David Frum recently made a provocative point about the failure of Speaker Boehner’s “Plan B”:
For almost any given Republican, the best possible outcome of the Plan B negotiations would have been for Plan B to pass – but for that particular Republican to vote nay. The trouble was, that there were too many Republicans who wished to avail themselves of that outcome. They all rushed the exits together, and there was not enough room to accommodate the stampede. It’s a classic “prisoner’s dilemma” problem from political science, and the dilemma achieved its usual grim result.
The more haunting question is: why was this dilemma allowed to exist?
The prisoner’s dilemma arises, remember, because the prisoners have no way to make binding agreements. But the whole point of a political party is to overcome that dilemma, to create structures that reward cooperation and punish defection.
The deepest moral of the Plan B debacle is that those structures have broken down inside the GOP. And that’s a very scary moral indeed.
David and I are both admirers of Better Parties, Better Government, a book by Peter Wallison and Joel Gora that offers a new approach to campaign finance regulation. Rather than impose new expenditure limits or call for more public financing, Wallison and Gora call for allowing party organizations to freely coordinate their spending with candidates. In a 2009 review, David wrote the following:
In other countries, the central party organizations raise money, conduct polls, state a platform, hire experts, and present advertising. In the United States, every candidate must do these functions for himself or herself. That may sound admirably independent. But in liberating candidates from dependence on party, we have left them beholden to donors–unless of course they can afford to pay the costs of their campaigns themselves, as happens more and more often.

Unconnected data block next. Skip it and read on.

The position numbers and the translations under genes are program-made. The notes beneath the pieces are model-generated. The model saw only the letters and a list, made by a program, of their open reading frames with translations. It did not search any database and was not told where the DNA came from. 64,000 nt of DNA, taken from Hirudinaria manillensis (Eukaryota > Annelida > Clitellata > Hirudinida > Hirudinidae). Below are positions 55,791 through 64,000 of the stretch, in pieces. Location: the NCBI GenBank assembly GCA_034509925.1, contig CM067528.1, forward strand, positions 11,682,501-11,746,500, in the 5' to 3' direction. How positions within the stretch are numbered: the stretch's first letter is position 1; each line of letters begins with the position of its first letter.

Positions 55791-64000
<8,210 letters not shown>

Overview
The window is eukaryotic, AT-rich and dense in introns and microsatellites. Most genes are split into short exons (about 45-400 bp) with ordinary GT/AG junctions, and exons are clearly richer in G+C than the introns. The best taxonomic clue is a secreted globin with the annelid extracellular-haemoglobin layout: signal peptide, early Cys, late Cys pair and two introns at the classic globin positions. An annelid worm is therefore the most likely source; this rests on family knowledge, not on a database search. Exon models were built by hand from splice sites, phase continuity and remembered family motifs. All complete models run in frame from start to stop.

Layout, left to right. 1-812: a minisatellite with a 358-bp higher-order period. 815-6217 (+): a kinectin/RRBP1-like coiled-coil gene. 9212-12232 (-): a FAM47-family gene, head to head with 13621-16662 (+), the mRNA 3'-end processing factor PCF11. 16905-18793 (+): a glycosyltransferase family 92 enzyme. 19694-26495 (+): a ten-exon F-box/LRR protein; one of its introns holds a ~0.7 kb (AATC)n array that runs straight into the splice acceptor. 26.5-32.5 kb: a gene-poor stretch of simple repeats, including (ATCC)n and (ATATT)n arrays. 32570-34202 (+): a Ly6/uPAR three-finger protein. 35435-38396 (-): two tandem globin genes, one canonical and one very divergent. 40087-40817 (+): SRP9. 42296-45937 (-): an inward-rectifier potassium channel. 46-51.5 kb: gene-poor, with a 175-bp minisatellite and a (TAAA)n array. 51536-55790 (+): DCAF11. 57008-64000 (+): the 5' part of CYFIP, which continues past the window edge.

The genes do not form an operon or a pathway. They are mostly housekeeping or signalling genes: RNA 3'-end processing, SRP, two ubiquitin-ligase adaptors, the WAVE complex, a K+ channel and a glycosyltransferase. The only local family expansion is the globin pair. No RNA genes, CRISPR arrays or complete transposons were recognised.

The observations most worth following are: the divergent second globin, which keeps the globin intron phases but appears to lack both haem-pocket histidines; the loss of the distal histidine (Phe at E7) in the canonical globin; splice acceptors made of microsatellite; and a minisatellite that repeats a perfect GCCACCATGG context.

Acting as independent entrepreneurs, candidates refuse to be bound by party programs. This makes governance more difficult for the majority party while making it more difficult for the minority party to articulate a national message. In Britain, Canada, Australia or Germany, the opposition party offers alternative policies: in the United States, the party that loses the presidency can find itself–as Republicans now find ourselves–without any agreed message at all.
More ominously, while parties want to want lots of seats, individual candidates care intensely only about winning their own. So a vicious cycle has been unleashed: as the parties weaken, politicians look out for themselves. Self-seeking office-holders strike deals with officeholders of the other party to protect all incumbents against all challengers–which is what almost every so-called reform since 1974 has tended to do. [Emphasis added]
One of the dangers of the status quo for Republicans under our candidate-centered system of campaign finance regulation is that it is difficult for the national party to craft a message that can prove popular outside of GOP strongholds. This isn’t necessarily a problem in House elections, due to the fact that conservative voters are more advantageously distributed across geographical constituencies — liberals tend to concentrate in dense areas, and so they are somewhat more difficult to spread around into numerous safe districts. But it is a problem in statewide races and in presidential races, insofar as self-seeking office-holders in the House, to use David’s term, damage the GOP’s national brand.
My own view is that it would have been perfectly coherent for a stronger national Republican Party to oppose something like “Plan B.” Yet it is hard to deny that the failure of “Plan B” is emblematic of a deeper problem, namely the weakness of our national political parties. Republicans gain strength from the party’s relative ideological coherence, but this isn’t enough to overcome the collective action problem David identifies.
To briefly indulge in a counterfactual, perhaps a stronger GOP would have pressed for increased military expenditures, the attachment of strings to transfers to state and local governments, and a large investment tax credit as part of a stimulus compromise. Even if this offer had been rejected, as seems likely, it would have given Republican challengers in swing districts a tangible and attractive agenda.